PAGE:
Google Gets Trademark Reprieve In Sweden Over Definition Of ‘Ungoogleable’
“Ungoogleable” won’t become an official word in Sweden … at least, not this year. As Sveriges Radio reports (found via The Verge), the Language Council of Sweden won’t be adding ogooglebar, which translates to “ungoogleable,” to its official list of new words for 2012. The Council’s planned definition for the word, based on common use […]
“Ungoogleable” won’t become an official word in Sweden … at least, not this year.
The Council’s planned definition for the word, based on common use there, was something “that can not be found on the Web using a search engine.” But Google asked for an edit; it wanted the word to only refer to something that can’t be found using Google.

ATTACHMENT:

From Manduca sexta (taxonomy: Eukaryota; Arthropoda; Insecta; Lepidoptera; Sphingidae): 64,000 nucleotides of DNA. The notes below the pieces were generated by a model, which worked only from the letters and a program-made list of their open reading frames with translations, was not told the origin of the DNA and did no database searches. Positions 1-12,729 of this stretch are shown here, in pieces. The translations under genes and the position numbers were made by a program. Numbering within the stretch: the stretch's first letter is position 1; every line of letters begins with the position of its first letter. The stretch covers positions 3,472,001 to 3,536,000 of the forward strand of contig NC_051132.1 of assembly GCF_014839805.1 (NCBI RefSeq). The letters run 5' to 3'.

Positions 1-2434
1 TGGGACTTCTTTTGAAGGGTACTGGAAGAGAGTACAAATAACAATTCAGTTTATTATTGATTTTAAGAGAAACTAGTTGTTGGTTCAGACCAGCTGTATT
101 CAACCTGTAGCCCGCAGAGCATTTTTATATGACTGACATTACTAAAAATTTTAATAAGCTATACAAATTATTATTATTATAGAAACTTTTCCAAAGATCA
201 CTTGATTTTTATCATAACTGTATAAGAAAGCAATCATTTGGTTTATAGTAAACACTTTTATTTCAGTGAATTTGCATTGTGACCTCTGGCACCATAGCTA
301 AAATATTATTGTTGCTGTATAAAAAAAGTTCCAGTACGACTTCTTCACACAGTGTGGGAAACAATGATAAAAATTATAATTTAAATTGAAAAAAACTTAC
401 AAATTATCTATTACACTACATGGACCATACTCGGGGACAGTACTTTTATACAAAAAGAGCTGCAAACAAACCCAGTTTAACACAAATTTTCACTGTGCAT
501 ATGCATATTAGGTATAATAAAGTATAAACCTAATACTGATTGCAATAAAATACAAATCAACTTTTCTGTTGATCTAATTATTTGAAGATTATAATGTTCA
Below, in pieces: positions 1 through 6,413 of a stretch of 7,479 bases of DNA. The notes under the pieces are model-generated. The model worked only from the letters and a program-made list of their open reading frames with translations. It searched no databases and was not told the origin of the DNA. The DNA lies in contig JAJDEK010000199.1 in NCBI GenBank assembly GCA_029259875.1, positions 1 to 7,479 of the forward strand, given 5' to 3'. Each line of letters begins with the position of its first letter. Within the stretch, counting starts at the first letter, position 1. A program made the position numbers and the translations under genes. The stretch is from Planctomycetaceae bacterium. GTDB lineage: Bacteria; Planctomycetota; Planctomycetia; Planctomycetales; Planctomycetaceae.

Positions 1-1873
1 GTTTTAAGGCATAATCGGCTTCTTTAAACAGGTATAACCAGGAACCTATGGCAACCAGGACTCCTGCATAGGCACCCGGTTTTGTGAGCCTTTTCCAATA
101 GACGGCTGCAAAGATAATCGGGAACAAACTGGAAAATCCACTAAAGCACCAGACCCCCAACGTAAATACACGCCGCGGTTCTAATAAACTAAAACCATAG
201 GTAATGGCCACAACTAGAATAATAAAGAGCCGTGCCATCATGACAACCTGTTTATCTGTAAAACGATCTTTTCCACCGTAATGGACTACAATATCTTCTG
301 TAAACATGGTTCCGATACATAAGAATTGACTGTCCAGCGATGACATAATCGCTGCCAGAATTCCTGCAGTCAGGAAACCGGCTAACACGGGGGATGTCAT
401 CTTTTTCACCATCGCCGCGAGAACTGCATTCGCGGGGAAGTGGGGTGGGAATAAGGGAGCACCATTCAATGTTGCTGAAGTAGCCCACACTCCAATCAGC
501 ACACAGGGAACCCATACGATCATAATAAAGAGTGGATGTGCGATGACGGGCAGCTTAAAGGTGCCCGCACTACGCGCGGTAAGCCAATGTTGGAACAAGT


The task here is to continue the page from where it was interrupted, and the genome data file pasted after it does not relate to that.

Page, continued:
Rather than change its definition, the Council decided to drop the word altogether from its list. There’s nothing stopping it from trying again next year, of course. And, there’s nothing stopping Swedes from continuing to use the word in common speech.
The company did offer this statement on the matter in Sweden:
While Google, like many businesses, takes routine steps to protect our trademarks, we are pleased that users connect the Google name with great search results.